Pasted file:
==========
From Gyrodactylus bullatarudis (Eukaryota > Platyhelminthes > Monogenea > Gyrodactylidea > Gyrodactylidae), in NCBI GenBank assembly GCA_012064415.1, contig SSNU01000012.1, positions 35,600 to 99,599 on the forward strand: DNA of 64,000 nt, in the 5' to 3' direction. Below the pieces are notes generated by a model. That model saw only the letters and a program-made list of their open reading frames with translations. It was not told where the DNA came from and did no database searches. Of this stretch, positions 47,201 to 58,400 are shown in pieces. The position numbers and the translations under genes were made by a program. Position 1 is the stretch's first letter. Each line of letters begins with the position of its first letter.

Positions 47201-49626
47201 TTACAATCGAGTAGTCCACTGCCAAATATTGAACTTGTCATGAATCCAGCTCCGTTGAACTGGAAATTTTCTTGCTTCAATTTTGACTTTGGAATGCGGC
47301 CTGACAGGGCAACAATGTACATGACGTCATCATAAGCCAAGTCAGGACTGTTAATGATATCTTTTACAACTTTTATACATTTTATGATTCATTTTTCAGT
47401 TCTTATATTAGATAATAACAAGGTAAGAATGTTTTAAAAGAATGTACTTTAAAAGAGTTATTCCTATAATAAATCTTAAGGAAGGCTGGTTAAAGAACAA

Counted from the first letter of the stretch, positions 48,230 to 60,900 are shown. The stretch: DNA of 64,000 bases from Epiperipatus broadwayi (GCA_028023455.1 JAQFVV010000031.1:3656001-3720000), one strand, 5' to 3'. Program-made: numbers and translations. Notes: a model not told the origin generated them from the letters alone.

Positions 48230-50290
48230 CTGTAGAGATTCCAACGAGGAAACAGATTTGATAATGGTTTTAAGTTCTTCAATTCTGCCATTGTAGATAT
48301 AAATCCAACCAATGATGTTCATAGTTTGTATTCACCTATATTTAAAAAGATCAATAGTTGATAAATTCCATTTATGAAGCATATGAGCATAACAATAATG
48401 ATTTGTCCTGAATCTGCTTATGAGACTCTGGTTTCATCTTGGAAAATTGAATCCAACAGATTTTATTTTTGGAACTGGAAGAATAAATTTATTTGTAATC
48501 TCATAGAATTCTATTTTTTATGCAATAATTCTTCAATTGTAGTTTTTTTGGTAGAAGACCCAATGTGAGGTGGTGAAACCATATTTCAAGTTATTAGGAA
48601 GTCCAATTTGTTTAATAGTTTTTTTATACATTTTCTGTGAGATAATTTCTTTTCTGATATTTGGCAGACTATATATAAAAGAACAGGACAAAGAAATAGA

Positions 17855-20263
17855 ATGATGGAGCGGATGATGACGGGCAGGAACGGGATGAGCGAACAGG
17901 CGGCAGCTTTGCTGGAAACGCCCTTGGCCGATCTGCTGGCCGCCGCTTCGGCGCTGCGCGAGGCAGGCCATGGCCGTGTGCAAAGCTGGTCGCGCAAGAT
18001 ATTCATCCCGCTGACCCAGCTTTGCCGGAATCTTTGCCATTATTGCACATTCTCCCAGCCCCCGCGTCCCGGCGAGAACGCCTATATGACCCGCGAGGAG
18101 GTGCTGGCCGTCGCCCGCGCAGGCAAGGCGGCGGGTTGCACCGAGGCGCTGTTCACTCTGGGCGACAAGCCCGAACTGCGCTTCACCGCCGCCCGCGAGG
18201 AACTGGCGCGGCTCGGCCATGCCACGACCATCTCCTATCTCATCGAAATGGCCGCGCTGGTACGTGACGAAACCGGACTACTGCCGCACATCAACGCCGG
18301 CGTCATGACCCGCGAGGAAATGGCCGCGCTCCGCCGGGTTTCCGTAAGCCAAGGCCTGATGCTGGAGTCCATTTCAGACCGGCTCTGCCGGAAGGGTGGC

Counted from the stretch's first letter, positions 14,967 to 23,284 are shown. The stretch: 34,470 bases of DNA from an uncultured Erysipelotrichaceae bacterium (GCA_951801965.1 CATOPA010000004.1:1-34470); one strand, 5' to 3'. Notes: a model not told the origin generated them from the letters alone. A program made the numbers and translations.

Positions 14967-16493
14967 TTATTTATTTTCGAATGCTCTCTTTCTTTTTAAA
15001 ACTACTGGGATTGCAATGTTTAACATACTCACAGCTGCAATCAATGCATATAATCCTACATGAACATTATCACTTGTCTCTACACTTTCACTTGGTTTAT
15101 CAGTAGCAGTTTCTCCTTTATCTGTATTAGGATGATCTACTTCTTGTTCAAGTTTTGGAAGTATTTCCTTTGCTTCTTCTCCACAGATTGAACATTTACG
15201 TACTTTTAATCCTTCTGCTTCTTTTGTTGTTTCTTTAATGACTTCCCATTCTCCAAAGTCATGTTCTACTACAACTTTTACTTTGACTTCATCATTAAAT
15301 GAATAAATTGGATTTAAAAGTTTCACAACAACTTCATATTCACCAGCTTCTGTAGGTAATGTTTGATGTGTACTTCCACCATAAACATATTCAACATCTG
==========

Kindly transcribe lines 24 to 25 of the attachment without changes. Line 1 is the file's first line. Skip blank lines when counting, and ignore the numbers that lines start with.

15101 CAGTAGCAGTTTCTCCTTTATCTGTATTAGGATGATCTACTTCTTGTTCAAGTTTTGGAAGTATTTCCTTTGCTTCTTCTCCACAGATTGAACATTTACG
15201 TACTTTTAATCCTTCTGCTTCTTTTGTTGTTTCTTTAATGACTTCCCATTCTCCAAAGTCATGTTCTACTACAACTTTTACTTTGACTTCATCATTAAAT